You can earn cashback on your cashback thanks to a new offer from Curve – but you could end up massively out of pocket, explains John Fitzsimons.
If you’re the sort of person that pays off your credit card bill in full each month, then a credit card that offers you some form of reward on your spending is a must.
There are a host of different reward cards to choose from, but one new card provides shoppers with the chance to earn rewards on all of the money they spend – twice.
What is a Curve card?
First off, it’s worth establishing that the Curve card isn’t exactly a new card in its own right – you can read our detailed review here. What Curve does is bring together your various accounts into a single card.
You download an app, and select the accounts you want to be included within your digital wallet.
So there might be a debit card and a couple of credit cards on there, and you’ll then be issued with a single Curve card.
The idea is that you only need to carry one card around with you, but you can switch between which actual card you use while you’re out and about.
This can come in handy if you’re in a shop that doesn’t accept credit card payments.
You can buy the items you want, and then later on charge the amount you spent onto your credit card, through its ‘back in time’ feature that lets you switch which card you used for a purchase for up to two weeks after the purchase takes place.
So even though you might not be using the physical rewards card for your purchase while you’re in the shop, you can still earn rewards on that spending by charging the amount you spent to your credit card.
And now through Curve’s new Curve Cash scheme, you may be able to pocket double the rewards.
What is Curve Cash?
The new scheme will see users provided with a new ‘Curve Cash’ card within their digital wallet. Shoppers then get 1% cashback when they spend with a bunch of big names like Amazon, Sainsbury’s, Netflix, TFL and others.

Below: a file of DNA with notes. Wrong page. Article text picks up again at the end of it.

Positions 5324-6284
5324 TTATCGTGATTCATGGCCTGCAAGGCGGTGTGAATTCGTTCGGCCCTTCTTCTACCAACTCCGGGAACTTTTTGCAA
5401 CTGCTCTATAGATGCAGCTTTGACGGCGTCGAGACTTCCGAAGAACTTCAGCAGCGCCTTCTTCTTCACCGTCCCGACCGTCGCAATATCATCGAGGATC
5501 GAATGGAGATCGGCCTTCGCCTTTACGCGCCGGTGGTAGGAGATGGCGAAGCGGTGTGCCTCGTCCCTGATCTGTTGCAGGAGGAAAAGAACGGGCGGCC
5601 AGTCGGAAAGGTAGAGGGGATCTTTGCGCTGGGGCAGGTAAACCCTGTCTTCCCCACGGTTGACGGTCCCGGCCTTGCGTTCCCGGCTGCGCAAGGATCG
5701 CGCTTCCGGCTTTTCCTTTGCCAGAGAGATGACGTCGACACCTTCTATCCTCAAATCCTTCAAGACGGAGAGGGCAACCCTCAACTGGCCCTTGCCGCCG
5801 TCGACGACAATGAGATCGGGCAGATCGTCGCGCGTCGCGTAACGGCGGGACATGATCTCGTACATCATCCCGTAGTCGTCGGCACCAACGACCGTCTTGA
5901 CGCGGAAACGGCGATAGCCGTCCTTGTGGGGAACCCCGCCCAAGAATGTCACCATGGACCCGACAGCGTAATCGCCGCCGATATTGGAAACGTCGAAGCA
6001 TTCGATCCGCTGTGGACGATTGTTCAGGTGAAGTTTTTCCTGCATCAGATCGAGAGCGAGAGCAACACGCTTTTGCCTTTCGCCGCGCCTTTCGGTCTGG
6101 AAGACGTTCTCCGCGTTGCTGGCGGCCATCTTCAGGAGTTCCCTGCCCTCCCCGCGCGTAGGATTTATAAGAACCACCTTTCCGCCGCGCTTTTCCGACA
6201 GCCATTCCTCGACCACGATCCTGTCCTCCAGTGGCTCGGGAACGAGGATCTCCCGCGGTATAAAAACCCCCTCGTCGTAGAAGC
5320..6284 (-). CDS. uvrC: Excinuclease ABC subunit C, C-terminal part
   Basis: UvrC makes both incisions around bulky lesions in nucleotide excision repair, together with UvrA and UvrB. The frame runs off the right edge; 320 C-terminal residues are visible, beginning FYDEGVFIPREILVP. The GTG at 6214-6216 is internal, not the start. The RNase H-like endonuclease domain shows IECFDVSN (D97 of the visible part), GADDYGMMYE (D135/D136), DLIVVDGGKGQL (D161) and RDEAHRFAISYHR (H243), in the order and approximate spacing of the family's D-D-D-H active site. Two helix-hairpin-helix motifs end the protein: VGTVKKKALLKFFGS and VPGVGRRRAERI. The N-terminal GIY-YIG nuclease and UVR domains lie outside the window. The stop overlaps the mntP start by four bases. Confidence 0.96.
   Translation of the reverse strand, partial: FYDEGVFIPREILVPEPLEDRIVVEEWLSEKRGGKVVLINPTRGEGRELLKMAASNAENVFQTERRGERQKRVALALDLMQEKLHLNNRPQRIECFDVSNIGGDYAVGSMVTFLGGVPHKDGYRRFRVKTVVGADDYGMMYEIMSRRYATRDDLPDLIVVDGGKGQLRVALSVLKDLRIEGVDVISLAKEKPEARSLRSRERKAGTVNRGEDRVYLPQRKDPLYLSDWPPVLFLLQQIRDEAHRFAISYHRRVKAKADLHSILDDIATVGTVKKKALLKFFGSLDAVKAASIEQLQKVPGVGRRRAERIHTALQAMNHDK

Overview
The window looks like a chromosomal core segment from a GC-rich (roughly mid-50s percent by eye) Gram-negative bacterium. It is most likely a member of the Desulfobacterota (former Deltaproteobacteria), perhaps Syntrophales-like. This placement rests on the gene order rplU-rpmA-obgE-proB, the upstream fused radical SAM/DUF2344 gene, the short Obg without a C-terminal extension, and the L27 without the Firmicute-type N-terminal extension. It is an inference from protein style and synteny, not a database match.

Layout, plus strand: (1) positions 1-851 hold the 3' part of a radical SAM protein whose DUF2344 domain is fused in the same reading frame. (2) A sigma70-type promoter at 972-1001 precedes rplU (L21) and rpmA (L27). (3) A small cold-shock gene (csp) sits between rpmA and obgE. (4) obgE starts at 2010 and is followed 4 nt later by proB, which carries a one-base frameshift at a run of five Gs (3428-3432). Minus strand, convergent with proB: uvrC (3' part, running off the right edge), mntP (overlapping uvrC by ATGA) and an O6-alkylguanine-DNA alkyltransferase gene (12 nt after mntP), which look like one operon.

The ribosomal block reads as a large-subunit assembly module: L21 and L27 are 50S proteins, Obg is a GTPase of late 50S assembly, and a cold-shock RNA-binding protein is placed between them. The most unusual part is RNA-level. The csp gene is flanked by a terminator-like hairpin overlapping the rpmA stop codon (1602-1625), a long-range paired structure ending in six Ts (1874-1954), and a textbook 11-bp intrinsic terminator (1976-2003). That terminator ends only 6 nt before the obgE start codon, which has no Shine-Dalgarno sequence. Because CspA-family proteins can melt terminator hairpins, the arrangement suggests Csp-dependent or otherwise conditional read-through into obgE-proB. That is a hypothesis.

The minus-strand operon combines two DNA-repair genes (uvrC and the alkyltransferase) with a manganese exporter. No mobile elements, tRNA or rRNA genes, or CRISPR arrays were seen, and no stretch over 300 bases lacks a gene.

You can then spend that cashback at any store that accepts a MasterCard.
The big selling point is that effectively, you get the chance to earn rewards twice from the same bit of shopping.
For example, let’s say I want to spend £100 at Amazon. Not only do I get £1-worth of cashback in my Curve Cash account, if I then charge that spend onto my Tesco Clubcard credit card, I get Clubcard points as well.
Getting rewarded for your spending is always good – getting rewarded twice is even better.
The potential downsides
Before you rush off to apply for a Curve card, be warned, there are a number of practical downsides to consider.
First of all, from a very basic standpoint, when you spend with a Curve card rather than a credit card you are sacrificing the added cover that comes from credit card spending, like Section 75 protection.
This is important if things go wrong, like the retailer goes bust and you want to get your money back.
To make up for this, Curve has its own customer protection service, which it says covers you for purchases worth up to £100,000. You can read more about the situations in which you'll be protected on its site, while the exclusions can be found here.
Another thing to keep in mind before applying is the cost of Curve itself, which has three separate membership levels.
There’s Curve Blue, which is free, Curve Black, which costs £9.99 a month, and Curve Metal, which costs £14.99.
With Blue and Black, you can only earn cashback at three retailers of your choosing (and only for three months with Blue), while with Metal you can choose six retailers at which to earn the cashback.
In other words, you’ll need to spend an awful lot of money at just a handful of retailers in order to earn enough cashback just to cover the annual cost of being a Curve member, unless you’re getting juicy rewards from your linked cards too.
And even that is an issue since you can’t link American Express cards, which are by a distance the most generous cashback cards on the market now.
Is it worth it?
While the ability to earn further rewards on your spending is lovely, on its own it’s never going to be enough to convince you to go for a Curve card.
Instead, you need to buy into the other selling points of the firm, like the convenience of only needing one card with you, and the ability to dodge fees when withdrawing cash overseas.
The fee-charging Black and Metal come with a bunch of other features too, ranging from worldwide travel insurance to worldwide airport 'loungekey' access.
If those are worth membership fees of £120 or £180 to you, then Curve Cash is going to be a welcome added bonus.
Otherwise, you may just have to put up with a few more cards in your wallet.
Do you use the Curve card already? Has the new cashback offer tempted you to try it out? Share your thoughts in the comments section below.
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